In a fine example of sustainability, they even make their own frames from Stephen’s designs. “We use wood from trees that need to be harvested from our forest,” Gwen says, quoting Stephen as saying, “‘The older and uglier the tree, the more beautiful the wood.’ We dry the wood in our own kiln, mill it, put the frame together, paint or varnish it, then frame Stephen’s artwork in acid-free mats cut on a state-of-the-art, computerized robotic mat-cutter by our full-time framer. How in-house can you get?”

Adds Huneck, “We also generate our own electricity. Sometimes we’re on the grid, sometimes off, depending on what kind of machinery we’re using.”

They are just finishing construction of a handsome stone Vermont farmhouse to display another of Huneck’s products — his functional art. Throughout the house, every room features chairs, tables, cabinets and decorations with the recognizable Huneck look. The Showcase House, as it is called, is a convenient place for decorators, designers and the general public to see Huneck’s work in a home setting.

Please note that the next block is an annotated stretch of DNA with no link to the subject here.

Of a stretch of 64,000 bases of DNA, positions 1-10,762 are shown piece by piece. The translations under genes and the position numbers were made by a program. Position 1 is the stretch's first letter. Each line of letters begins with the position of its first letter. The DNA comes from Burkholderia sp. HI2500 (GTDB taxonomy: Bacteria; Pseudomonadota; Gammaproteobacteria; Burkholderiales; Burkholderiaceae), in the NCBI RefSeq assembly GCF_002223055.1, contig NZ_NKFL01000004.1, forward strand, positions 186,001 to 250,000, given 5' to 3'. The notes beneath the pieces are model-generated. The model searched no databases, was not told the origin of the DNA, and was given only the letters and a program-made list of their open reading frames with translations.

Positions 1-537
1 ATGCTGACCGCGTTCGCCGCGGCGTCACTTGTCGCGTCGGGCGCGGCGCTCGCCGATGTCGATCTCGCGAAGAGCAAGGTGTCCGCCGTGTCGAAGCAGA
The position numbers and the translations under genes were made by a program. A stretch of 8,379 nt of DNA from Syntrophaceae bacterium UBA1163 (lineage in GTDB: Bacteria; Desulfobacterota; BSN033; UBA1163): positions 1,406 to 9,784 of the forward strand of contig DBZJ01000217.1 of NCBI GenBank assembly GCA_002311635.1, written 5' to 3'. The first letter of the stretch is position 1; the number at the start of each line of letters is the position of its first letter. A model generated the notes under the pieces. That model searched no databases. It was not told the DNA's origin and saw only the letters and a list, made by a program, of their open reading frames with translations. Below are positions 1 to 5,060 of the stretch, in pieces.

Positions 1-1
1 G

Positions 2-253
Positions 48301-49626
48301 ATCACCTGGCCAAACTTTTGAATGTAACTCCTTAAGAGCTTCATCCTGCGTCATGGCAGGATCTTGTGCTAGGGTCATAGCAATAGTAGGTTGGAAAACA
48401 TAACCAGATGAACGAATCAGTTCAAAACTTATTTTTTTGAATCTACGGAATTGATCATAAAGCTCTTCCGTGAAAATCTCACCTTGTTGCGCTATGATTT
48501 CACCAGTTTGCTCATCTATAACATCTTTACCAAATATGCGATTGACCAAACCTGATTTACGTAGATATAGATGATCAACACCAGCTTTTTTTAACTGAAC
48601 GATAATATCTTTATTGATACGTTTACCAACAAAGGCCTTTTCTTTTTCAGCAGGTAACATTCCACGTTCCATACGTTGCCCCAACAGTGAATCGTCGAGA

It is also a convenient place for meetings, with coffee brewing in the kitchen and sun shining through the windows that look out onto the waterfall Huneck designed as part of the landscape. 

One sunny morning last month, the Hunecks sat down at the kitchen table with Paulette Pape to talk about the latest new direction in Huneck’s artistic and business world. 

Pape is a principal in GoDog, a New Jersey company that develops products for the pet industry. She explains that she and her business partner were aware of Huneck’s work and felt it was the perfect match for a new product line of gifts and boutique items with a pet theme that they are developing in partnership with Coleman Inc., the manufacturer of camping and outdoors equipment, with whom Huneck has an agreement to design pet products, including dog toys.

Pape calls Huneck’s work “wholesome and touching,” adding, “You can tell from looking at his artwork that he gets the relationship between people and their pets, and we sell to that.”

A formal launch is planned for this month at the Global Pet Expo in Orlando, and they expect to begin shipping products in June. “We’re thrilled,” Pape says. “We’ve found the right partner. His images are a perfect match.”

 “There’s no book written on how to be an artist,” says Huneck. As an artist — and author, sculptor, innovator and entrepreneur — maybe Huneck is the perfect person to attempt it. It would no doubt feature dogs ... lots of dogs. •